“The community-building ethos he absorbed on the Bay Area scene has paid major dividends in New York, where he co-founded Brooklyn Raga Massive, a collective that brings together musicians devoted to classical Indian music.” – San Francisco Classical Voice 8/2018
“Sameer is very clear we can come as we are, and be who we are. We can be whatever kind of hybrid of musician we’ve become.” – Marika Hughes on KQED Online
Sameer Gupta is known as one of the few percussionists simultaneously representing the traditions of American jazz on drumset, and Indian classical music on tabla. He has performed at Lincoln Center Performing Arts Center in NYC, Birla Auditorium Kolkata, Townhall Seattle, SFJAZZ, Nehru Centre London, NYC MoMA and Yerba Buena Gardens San Francisco.
Sameer completed his Jazz studies learning from his peers on the bandstands in San Francisco and Oakland to Harlem and Brooklyn. His own interests and love of tabla helped guide Sameer to become a co-founder of the non-profit collective Brooklyn Raga Massive.
Today he lives in Brooklyn, NYC and is actively involved in performing, curating, producing and teaching through various institutions including the Outside (In)dia Series presented by India Center Foundation, Brooklyn Raga Massive, Carnegie Hall’s Global Encounters and Ragas Live Festival.
Gupta has held workshops on Indian music and cross over drumming styles at The Jazzschool in Berkeley, California and Berklee College of Music in Boston.
Sameer has had the pleasure to make music with many great musicians including 2019 NEA Jazz Master recipient Reggie Workman, Harry Belafonte, Marc Cary, Casey Benjamin, Martha Redbone, Awa Sangho, Falu Shah, Adam Rudolph, Rez Abbasi, Kiran Ahluwalia, Wallace Roney, Karsh Kale, Pandit Krishna Bhatt, Ravi Chandra Kulur, Mysore Manjunath, Prasant Radhakrishnan, Pandit Chitresh Das, Jason Samuels Smith, Pandit Ramesh Mishra, Pandit Anindo Chatterjee and numerous other luminaries.
Gupta continues to build his career by combining traditional and modern improvisational styles drawing from his dual Indian and American heritage, and has already established himself as an original musical voice in music today. From bebop to avant-garde jazz, and European classical percussion to North Indian classical tabla. Gupta continues to compose and perform music from a true multi-cultural perspective that now bridges several continents.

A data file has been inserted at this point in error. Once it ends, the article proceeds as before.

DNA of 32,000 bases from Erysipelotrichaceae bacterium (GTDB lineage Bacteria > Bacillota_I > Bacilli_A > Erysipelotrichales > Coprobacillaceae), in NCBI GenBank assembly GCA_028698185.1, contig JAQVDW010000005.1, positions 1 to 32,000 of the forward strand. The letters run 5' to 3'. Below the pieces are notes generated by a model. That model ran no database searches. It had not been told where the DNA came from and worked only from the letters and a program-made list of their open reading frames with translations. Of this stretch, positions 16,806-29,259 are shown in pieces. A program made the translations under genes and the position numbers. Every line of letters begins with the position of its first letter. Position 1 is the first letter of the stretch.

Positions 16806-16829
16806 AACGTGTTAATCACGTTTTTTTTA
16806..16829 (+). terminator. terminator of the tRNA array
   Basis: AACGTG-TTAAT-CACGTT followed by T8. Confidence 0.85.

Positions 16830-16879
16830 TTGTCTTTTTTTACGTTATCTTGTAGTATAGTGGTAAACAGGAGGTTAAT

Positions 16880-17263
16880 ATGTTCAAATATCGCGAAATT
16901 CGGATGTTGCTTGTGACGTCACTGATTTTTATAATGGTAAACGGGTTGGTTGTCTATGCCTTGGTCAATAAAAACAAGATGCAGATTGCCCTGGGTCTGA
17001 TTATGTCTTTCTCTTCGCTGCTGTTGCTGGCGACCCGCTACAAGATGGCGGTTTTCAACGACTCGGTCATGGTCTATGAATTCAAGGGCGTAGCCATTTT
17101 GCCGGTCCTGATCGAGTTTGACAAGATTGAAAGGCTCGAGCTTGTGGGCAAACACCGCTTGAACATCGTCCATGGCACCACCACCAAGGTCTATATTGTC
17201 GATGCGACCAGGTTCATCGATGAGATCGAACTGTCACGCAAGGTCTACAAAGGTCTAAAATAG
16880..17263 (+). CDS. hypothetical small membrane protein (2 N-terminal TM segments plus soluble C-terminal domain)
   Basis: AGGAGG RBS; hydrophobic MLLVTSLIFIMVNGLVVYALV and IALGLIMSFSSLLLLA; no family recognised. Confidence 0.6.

“Gupta’s new album explores the colorful border zone where the Indian classical tradition meets Native Americana, John Coltrane’s modal meditations, and the ears-wide-open prog-jazz internationalism of Weather Report and Mahavishnu Orchestra.” – Village Voice 2.13.18
“The primary influence is the kind of mellow, cosmic funk-fusion favoured by Jean Luc Ponty in the mid-1970s – laid- back grooves with fat basslines and lashings of Fender Rhodes – but with the added spice of Indian Carnatic violin and bansuri flute flying off into hyper-agile flights of microtonal invention.” – March 2018 Jazzwise
http://somethingelsereviews.com/2010/10/21/sameer-gupta-namaskar-2010/ – October 21, 2010
“Sameer Gupta and David Ewell of the Supplicants soar with the fiery grace of A Love Supreme-era Coltrane.”
“Gupta was particularly impressive, bringing cyclical Indian rhythms to his kit work which he augmented on occasion with tabla forays… ”
“…Sameer Gupta’s wire brushes suggested a field of silvery light for [Dormeshia Sumbry-Edwards] to dance in.”
“improvising and engaging in sophisticated interplay with bassist David Ewell and drummer-percussionist Sameer Gupta. Highlights include the rippling, Ahmad Jamal-esque “Walk With Me,” the gospel-tinged ballad “So Gracefully” and the atmospheric, tablas-accented excursion “A Long Walk Home.” Gupta contributes another standout, the brush-stroked meditation “Taiwa.”
— Washington Post (http://www.washingtonpost.com/wp-dyn/content/article/2007/01/25/AR2007012500709.html)
“Gupta is also an accomplished tabla player, and uses his knowledge of…cross-rhythms to create astonishingly original percussive.” – India Currents (https://www.indiacurrents.com/articles/2007/03/12/karnatik-music-meets-jazz)